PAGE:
Brand's Popular Antiquities of Great Britain; Faiths and Folklore a Dictionary of National Beliefs, Superstitions and Popular Customs, Past and Current, with Their Classical and Foreign Analogues, Described and Illustrated Volume 2

Brand's Popular Antiquities of Great Britain; Faiths and Folklore a Dictionary of National Beliefs, Superstitions and Popular Customs, Past and Current, with Their Classical and Foreign Analogues, Described and Illustrated Volume 2

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This historic book may have numerous typos and missing text. Purchasers can download a free scanned copy of the original book (without typos) from the publisher. Not indexed. Not illustrated. 1905 edition. Excerpt: ...under him. It appears from Bishop Kennett, that the quintain was anciently a customary sport at weddings. He says it. was used in his time at Blackthorne and at Deddington, in Oxfordshire. Gloss, to P. A. and Blount says: "It is a game or sport still in request at marriages, in some parts of this nation, especially in Shropshire: the manner now corruptly thus: --a quintain, buttress, or thick plank of wood is set fast in the ground of the high-way, where the bride and bridegroom are to pass; and poles are provided; with which the young men run a tilt on horseback, and he that breaks most poles, and shews most activity, wins the garland." But he may be presumed to refer to the period anterior to the Civil War. Glossographia, 1G56, in v. Owen's description of the quintain as played at weddings seems to indicate a much milder diversion than that form of it usually practised. He says: "A pole is fixt in the ground, with sticks set about it, which the bridegroom and his company take up, and try their strength and activity in breaking them upon the pole." Welsh Diet. v. Quintan. The quintain was one of the snorts practised by the Cornish men in July on Halgaver Moor, near Bodmin. The method of plaving at it as described in a newspaper of 1789 is exactly correspondent with that emploved bv our conntrymen in Stow's time and in Fitz-tephen's. "On Off'ham Green." says Histed. "there stands a quintain, a thing now rarely to be met with, being a machine much used in former times by youth, as well to try their own activity, as the swiftness of their horses in running at it. (He gives an engraving of it.) The cross-niece of it is broad at one end, and oierced full of holes; and a bag of sand is hung at the other, and...show more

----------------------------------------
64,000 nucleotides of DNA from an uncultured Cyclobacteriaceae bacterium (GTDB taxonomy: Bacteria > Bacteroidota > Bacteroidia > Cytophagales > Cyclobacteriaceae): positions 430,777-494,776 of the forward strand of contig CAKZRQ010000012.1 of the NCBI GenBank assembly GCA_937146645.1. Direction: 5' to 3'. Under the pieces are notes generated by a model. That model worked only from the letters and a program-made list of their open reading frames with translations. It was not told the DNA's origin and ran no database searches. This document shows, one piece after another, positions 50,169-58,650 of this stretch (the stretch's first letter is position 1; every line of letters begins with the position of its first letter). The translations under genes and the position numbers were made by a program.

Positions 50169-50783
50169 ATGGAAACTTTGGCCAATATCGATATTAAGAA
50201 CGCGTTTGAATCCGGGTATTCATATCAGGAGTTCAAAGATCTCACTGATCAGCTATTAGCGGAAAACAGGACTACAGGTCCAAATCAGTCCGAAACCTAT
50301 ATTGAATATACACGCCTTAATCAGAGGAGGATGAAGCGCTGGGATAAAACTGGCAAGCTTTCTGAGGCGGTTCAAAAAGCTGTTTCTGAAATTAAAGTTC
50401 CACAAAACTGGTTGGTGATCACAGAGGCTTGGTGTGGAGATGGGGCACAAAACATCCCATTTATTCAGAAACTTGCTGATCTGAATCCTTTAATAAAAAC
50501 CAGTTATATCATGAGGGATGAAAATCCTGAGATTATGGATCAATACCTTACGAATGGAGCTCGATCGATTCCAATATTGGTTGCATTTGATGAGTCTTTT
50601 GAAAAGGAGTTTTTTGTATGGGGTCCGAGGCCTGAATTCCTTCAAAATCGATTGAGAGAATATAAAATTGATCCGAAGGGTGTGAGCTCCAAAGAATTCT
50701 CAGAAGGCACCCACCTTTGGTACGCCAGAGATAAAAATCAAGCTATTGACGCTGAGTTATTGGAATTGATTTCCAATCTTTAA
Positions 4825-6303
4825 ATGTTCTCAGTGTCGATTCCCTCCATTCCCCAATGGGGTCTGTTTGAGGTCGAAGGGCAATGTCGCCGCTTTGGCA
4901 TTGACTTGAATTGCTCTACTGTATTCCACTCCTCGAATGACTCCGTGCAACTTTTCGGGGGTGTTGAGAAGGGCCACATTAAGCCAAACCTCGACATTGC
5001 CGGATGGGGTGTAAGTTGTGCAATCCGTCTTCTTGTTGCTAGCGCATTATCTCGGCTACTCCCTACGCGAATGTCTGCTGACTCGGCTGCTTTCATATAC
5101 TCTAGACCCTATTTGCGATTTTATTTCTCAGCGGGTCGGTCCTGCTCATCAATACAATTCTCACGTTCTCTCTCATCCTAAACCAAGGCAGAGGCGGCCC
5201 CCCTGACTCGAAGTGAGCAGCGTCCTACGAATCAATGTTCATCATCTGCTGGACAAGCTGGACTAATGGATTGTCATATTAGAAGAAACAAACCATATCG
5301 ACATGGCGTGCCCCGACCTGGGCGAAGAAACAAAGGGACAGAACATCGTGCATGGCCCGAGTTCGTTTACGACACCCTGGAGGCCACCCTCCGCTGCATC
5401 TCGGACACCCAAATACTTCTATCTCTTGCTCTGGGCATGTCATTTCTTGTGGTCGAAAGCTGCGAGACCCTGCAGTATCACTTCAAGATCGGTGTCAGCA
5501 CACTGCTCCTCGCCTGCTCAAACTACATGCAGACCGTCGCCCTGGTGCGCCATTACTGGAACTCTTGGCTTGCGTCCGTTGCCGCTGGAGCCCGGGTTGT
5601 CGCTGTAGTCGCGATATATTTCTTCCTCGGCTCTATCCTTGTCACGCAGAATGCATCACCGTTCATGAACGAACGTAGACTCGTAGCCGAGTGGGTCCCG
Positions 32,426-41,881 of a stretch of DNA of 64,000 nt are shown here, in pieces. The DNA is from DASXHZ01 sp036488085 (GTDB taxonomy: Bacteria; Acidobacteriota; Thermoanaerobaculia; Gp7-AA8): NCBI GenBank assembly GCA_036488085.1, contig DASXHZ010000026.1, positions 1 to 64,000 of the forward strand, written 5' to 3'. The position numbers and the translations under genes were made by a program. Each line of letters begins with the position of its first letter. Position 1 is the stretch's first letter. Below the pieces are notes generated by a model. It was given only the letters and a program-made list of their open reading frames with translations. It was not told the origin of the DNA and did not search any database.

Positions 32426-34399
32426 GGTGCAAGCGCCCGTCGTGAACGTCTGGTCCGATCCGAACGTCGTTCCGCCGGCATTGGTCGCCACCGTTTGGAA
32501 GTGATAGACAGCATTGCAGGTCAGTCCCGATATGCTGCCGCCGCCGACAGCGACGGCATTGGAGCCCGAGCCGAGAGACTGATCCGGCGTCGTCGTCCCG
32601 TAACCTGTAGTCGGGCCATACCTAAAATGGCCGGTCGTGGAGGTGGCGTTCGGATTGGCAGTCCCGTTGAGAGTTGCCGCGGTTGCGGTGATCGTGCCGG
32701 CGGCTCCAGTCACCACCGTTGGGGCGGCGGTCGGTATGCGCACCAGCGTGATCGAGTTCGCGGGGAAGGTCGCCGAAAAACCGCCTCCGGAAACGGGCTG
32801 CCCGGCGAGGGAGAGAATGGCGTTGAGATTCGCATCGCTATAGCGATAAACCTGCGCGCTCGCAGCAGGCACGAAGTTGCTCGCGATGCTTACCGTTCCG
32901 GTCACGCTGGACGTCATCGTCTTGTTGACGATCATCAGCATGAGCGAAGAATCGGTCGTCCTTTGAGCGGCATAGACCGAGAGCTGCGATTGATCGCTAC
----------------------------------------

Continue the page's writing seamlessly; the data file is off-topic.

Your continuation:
Product details

  • Paperback | 278 pages
  • 189 x 246 x 15mm | 499g
  • Rarebooksclub.com
  • Miami Fl, United States
  • English
  • black & white illustrations
  • 1236618858
  • 9781236618856